The way south and west for slaves who had been sold to traders was often by foot in the first decades of the nineteenth century; later by rail and ship or river boat as well. The experience was vividly described in a variety of sources including traveler's accounts, contemporary artwork, newspaper ads, and by slaves themselves in narratives published, in some cases, after their escape. Click on the map and explore the documents linked in the activity below.
Travelogues were one of the more common literary forms in the late 19th century. Often composed like a diary, travelogues were aimed at providing readers with a colorful account of the writer's experiences in exotic places. An excerpt from the travelogue of George William Featherstonhaugh, a geologist for the US government, describing his trip through the southern states in 1844 is included as one of the documents in the Slave Trading Experiences map journal above.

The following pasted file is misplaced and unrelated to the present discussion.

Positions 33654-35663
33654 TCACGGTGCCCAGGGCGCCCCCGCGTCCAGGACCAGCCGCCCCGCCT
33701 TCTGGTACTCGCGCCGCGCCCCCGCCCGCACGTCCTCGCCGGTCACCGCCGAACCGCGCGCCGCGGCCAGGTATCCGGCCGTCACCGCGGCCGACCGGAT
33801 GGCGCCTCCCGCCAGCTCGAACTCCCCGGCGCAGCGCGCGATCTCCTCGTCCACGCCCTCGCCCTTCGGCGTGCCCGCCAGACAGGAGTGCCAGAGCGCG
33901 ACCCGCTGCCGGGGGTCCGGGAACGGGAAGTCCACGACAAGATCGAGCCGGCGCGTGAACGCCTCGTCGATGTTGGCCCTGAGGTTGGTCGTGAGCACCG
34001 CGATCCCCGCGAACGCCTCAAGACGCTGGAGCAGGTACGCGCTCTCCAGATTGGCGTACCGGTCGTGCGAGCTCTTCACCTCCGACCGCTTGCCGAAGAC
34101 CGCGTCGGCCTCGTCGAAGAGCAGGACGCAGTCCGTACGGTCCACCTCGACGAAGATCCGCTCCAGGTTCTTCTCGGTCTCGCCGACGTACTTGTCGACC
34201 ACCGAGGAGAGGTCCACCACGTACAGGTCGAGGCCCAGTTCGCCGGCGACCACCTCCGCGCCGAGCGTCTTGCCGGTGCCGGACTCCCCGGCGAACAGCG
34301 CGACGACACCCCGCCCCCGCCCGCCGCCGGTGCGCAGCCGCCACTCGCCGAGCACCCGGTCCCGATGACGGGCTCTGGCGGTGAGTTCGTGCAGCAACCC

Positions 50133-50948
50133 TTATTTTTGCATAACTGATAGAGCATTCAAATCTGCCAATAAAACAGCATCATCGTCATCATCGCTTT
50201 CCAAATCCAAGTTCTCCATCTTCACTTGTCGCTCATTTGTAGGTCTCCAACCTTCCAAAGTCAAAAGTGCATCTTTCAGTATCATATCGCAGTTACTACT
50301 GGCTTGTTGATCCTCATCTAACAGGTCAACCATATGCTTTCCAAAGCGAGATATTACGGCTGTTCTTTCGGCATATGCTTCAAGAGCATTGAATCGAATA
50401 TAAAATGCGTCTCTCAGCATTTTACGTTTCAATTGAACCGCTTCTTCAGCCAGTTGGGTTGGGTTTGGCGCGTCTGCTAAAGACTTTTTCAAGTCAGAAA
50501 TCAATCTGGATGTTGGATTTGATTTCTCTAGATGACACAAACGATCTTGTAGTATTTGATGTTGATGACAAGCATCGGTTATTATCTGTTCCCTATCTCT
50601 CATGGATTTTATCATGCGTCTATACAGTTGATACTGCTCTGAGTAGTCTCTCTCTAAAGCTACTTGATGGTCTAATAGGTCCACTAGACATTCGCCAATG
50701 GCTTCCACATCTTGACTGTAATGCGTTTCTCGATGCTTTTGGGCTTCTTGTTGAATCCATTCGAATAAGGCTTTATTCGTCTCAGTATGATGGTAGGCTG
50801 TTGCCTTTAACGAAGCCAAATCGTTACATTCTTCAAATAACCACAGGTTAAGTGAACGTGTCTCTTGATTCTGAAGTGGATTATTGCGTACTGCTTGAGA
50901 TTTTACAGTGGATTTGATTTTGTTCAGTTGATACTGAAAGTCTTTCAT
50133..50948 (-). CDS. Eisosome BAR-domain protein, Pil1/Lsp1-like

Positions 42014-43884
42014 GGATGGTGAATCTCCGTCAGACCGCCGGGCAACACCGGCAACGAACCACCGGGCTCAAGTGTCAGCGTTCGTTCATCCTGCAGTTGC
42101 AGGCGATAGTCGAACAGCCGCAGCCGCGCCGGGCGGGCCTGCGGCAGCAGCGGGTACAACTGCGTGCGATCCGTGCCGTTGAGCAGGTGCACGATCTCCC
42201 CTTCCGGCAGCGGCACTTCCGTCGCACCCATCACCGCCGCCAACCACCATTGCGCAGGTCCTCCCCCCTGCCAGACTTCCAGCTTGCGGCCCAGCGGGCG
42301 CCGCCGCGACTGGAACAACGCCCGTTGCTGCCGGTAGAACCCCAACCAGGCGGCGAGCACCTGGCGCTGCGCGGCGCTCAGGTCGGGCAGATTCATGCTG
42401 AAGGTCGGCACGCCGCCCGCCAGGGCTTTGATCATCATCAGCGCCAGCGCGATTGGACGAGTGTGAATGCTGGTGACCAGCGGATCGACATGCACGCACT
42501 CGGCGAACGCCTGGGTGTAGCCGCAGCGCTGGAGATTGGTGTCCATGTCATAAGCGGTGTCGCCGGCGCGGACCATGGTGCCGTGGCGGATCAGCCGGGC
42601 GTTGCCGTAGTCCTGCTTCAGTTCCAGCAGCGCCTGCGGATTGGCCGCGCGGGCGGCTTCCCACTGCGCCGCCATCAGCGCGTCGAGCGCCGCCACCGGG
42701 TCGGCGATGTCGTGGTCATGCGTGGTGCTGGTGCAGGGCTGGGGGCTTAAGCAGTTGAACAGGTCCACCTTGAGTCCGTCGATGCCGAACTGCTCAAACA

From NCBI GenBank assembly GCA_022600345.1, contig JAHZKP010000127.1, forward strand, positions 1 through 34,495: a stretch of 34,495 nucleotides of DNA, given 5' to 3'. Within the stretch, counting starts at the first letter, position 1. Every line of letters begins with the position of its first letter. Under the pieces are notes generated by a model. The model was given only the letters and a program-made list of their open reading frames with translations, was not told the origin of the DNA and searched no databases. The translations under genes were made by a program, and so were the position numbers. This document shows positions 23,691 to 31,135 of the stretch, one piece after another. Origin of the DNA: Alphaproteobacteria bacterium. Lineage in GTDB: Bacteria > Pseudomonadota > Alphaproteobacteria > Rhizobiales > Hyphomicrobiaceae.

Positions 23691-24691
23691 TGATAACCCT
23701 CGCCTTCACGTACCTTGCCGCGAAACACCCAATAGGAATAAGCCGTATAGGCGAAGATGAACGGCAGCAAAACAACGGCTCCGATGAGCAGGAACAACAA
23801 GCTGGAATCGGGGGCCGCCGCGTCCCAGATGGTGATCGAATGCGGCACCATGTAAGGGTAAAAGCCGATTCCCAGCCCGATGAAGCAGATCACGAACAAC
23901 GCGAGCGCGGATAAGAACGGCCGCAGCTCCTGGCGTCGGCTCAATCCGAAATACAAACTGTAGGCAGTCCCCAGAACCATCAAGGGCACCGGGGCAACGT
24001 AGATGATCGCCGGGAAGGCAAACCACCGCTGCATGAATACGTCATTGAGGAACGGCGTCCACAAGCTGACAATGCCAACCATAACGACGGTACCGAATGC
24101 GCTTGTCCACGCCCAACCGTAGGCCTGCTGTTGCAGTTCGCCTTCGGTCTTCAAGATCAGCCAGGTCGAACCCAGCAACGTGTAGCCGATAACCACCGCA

Imagine that you took a journey through the South prior to the Civil War and encountered the creators of the Slave Trading Experiences documents. You met the authors of the various written pieces and listened to their stories. You saw the various posters and visited the slave auctions and markets. And you witnessed the scenes portrayed in the sketches and paintings. Write a short travelogue of your own discussing your experience.
Writing guidelines are provided. Remember, though, that your work will be colored by the perspective you adopt - perhaps that of a Quaker missionary, the son or daughter of a Mississippi planter, a British banker who is heavily invested in cotton production in the Mississippi River basin, or ... you decide. In any case, make your narrative interesting and consistent with the facts in the various documents.
map journal basemap from Lazlo Kubinyi, "Slave Trading Routes 1810 - 1860," in Edward Ball, "Retracing Slavery's Trail of Tears," Smithsonian Magazine, (Nov, 2015).